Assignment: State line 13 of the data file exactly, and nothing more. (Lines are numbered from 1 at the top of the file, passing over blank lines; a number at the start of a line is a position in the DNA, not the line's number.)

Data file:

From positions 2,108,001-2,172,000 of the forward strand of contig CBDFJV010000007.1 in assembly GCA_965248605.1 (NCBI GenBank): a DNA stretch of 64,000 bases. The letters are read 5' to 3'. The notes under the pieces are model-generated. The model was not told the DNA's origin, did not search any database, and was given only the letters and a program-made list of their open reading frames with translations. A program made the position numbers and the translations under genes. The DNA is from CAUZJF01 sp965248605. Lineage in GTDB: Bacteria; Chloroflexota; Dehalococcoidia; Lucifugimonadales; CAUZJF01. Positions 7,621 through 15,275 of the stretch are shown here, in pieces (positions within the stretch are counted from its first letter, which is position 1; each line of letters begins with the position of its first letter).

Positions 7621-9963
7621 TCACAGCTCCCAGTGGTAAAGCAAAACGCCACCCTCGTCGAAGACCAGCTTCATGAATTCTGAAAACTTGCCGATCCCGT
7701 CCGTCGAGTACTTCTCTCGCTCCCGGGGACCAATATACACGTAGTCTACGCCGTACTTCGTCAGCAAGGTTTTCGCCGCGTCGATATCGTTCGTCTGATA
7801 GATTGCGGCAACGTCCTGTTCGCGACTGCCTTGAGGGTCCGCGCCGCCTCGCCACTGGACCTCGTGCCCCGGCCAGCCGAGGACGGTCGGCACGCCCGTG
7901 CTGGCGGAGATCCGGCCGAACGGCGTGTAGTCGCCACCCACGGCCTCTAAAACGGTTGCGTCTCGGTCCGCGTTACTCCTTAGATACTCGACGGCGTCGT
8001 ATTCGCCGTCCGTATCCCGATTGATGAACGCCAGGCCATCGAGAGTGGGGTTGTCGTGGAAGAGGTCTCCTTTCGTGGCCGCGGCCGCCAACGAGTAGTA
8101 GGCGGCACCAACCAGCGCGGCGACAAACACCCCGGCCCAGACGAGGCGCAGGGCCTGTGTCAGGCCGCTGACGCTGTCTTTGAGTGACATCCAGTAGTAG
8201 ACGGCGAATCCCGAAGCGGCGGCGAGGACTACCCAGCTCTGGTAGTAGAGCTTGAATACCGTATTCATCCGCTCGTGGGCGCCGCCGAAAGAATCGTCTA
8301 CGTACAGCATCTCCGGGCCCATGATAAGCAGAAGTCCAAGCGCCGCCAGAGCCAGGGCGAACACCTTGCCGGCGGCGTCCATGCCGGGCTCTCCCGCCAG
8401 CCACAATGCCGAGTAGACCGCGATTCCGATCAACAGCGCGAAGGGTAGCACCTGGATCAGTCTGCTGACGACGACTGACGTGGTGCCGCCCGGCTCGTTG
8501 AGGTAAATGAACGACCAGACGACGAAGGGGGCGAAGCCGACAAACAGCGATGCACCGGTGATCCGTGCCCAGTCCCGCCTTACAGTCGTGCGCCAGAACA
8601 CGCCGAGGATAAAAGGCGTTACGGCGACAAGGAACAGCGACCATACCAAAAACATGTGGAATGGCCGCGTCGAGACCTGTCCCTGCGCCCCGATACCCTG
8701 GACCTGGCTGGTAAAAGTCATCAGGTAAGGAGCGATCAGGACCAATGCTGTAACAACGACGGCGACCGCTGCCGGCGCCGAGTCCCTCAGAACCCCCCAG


8601 CGCCGAGGATAAAAGGCGTTACGGCGACAAGGAACAGCGACCATACCAAAAACATGTGGAATGGCCGCGTCGAGACCTGTCCCTGCGCCCCGATACCCTG